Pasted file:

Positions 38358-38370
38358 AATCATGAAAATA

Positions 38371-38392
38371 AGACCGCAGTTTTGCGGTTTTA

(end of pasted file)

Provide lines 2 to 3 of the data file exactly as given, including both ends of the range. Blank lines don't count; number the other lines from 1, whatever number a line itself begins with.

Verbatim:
38358 AATCATGAAAATA

Positions 38371-38392